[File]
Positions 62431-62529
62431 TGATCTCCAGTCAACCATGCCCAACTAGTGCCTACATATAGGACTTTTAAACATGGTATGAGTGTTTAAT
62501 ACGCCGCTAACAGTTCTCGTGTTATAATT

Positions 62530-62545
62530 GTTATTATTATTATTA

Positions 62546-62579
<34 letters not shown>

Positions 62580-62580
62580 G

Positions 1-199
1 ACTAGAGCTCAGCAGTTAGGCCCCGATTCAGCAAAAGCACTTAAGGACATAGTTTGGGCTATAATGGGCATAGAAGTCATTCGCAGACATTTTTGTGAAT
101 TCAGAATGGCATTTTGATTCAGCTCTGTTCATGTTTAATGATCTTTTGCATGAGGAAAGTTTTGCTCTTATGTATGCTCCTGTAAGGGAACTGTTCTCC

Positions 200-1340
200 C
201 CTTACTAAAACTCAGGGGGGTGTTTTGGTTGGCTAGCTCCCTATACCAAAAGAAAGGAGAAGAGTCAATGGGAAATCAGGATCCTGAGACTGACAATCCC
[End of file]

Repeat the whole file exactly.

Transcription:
Positions 62431-62529
62431 TGATCTCCAGTCAACCATGCCCAACTAGTGCCTACATATAGGACTTTTAAACATGGTATGAGTGTTTAAT
62501 ACGCCGCTAACAGTTCTCGTGTTATAATT

Positions 62530-62545
62530 GTTATTATTATTATTA

Positions 62546-62579
<34 letters not shown>

Positions 62580-62580
62580 G

Positions 1-199
1 ACTAGAGCTCAGCAGTTAGGCCCCGATTCAGCAAAAGCACTTAAGGACATAGTTTGGGCTATAATGGGCATAGAAGTCATTCGCAGACATTTTTGTGAAT
101 TCAGAATGGCATTTTGATTCAGCTCTGTTCATGTTTAATGATCTTTTGCATGAGGAAAGTTTTGCTCTTATGTATGCTCCTGTAAGGGAACTGTTCTCC

Positions 200-1340
200 C
201 CTTACTAAAACTCAGGGGGGTGTTTTGGTTGGCTAGCTCCCTATACCAAAAGAAAGGAGAAGAGTCAATGGGAAATCAGGATCCTGAGACTGACAATCCC